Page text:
Encouraged by the success of the 1988 debt-for-nature agreement in the Philippines and the projects financed under it, beginning in 1990 leaders of the Philippine NGO community, the Philippine Government, WWF and the United States Agency for International Development (USAID) began planning for a much larger swap to capitalize a major new institution, the Foundation for the Philippine Environment (FPE). The strategy was to capitalize FPE with an endowment fund and thus permit FPE to set its own direction and finance conservation efforts for decades to come. As a result of two large swaps - $9.8 million in 1992 and $19 million in 1993 FPE has an endowment of 640 million pesos (about US$ 26 million), making it the largest capitalized environmental NGO in the developing world. FPE has a Board of Trustees comprising representatives of Philippine development and conservation organizations, government representatives, the business community, academia and one international NGO (initially WWF and now the World Resources Institute). FPE is currently financing a wide variety of conservation and development projects throughout the Philippines.

As the experience in the Philippines suggests, debt swaps have been the starting point for the development of a number of new approaches for long-term financing of conservation and have also benefited other social sectors.

Conservation trust funds

In March 1991, WWF, the Royal Government of Bhutan and the United Nations Development Programme (UNDP) established the first hard currency trust fund for conservation. Currently, the Bhutan trust fund has a $20 million endowment with contributions from the Global Environment Facility (GEF), WWF and the Governments of the Netherlands, Norway and Switzerland. While Bhutan did not have a foreign debt problem (and thus a debt swap was not possible), the impetus for the trust fund still came from WWF's past experiences with debt swaps, since the Bhutanese were very interested in establishing long-term capacity for conservation that was not possible under conventional short-term arrangements.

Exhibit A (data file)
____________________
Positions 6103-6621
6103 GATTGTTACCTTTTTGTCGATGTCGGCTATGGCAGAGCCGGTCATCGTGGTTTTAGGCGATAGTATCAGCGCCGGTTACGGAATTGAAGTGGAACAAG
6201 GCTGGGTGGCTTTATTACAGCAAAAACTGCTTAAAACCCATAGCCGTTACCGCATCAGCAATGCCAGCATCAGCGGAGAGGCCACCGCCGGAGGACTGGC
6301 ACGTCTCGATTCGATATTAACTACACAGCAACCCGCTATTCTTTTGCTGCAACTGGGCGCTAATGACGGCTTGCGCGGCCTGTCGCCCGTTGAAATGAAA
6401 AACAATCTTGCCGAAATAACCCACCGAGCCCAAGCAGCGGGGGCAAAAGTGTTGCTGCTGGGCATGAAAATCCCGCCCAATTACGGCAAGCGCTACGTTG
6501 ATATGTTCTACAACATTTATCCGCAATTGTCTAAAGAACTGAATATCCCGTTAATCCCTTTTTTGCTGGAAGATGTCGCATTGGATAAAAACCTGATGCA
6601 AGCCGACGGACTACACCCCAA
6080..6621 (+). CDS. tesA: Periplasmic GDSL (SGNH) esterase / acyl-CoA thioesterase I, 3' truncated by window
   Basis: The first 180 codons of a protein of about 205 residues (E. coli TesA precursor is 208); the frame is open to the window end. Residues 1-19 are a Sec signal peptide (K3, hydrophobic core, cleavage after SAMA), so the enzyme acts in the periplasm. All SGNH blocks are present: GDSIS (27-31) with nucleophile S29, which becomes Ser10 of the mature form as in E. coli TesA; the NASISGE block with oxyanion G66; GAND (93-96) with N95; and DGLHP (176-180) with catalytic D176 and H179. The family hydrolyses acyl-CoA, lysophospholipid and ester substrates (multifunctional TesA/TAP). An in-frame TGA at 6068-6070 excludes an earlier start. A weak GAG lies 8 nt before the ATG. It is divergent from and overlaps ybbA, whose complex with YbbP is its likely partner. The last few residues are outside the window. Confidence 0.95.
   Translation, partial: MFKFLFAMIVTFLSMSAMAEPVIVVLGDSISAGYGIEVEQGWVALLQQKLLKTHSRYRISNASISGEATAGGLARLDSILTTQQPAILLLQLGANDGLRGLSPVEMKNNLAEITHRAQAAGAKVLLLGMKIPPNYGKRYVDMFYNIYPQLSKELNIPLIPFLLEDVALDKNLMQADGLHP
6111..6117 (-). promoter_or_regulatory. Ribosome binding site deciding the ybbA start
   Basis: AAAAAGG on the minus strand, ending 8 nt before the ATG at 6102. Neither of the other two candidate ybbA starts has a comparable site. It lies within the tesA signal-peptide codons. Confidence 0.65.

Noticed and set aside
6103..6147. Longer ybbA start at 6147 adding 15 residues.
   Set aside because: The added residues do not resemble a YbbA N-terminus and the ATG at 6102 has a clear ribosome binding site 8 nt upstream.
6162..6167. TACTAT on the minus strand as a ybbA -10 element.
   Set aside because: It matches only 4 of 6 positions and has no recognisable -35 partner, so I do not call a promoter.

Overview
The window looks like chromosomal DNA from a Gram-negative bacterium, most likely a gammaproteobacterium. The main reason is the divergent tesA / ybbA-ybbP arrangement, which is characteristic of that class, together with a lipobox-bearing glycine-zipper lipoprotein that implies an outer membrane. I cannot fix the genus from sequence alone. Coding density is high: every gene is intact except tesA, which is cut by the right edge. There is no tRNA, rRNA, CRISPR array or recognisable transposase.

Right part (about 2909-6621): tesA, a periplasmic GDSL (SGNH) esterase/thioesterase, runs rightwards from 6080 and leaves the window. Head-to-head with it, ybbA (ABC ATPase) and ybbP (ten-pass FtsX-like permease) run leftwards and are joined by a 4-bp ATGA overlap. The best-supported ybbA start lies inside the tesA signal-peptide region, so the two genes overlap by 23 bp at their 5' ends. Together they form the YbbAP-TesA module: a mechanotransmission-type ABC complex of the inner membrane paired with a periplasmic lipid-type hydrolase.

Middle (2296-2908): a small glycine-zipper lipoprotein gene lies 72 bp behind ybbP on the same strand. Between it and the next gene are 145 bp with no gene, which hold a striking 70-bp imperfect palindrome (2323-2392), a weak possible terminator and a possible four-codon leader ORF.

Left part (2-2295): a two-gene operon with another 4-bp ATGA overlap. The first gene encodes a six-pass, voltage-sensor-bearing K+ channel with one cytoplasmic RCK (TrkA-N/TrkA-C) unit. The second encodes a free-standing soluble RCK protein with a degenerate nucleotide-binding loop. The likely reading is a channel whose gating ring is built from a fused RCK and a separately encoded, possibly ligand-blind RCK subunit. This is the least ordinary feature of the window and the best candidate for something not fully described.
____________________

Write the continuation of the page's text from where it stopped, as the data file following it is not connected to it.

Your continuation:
The Bhutan trust fund has been the precursor for trust funds in many other countries, with varied institutional arrangements reflecting the uniqueness of each country, the sources of funding and the respective conservation objectives. For example, ECOFONDO a conservation trust fund in Colombia was largely capitalized through government-to-government debt swaps between Colombia and the United States and also swaps between Colombia and Canada. ECOFONDO has a national agenda and has formed 12 regional committees to handle the different needs and priorities throughout the country (Gibson and Schrenk, 1992; WWF, 1996)

The Mgahinga-Bwindi Impenetrable Conservation Trust in Uganda received a $4.4 million capital infusion from the GEF. Its conservation objectives are targeted specifically to village-level conservation and development activities in and around Mgahinga and Bwindi National Parks, which harbour remarkable biological diversity including a majority of the world's remaining mountain gorillas (World Bank, 1995b).

The Belize Protected Areas Conservation Trust (PACT) offers an important difference from debt swaps and trust funds preceding it in that PACT is to be funded largely by domestically generated funds rather than by external donations. PACT, established in June 1996, raises revenues on an ongoing basis from "conservation fees" and earmarked taxes collected from tourists and other natural resource "users" (Spergel, 1996). Table 2 summarizes the salient features of these three trusts in order to illustrate the range of issues that have been considered in their respective formations.

TABLE 1. Profiles of five debt-for-nature swaps



Cost (US$)

Face value of debt (US$)

Conservation funds generated (US$)

Payout in years








Fundación Natura







Fundación Natura







Haribon Foundation







Foundation for the Philippine Environment







Foundation for the Philippine Environment

1 Endowment means that debt swap proceeds are continually reinvested so that the principal is not used and only annual investment income is used for conservation projects.

Where do we go from here?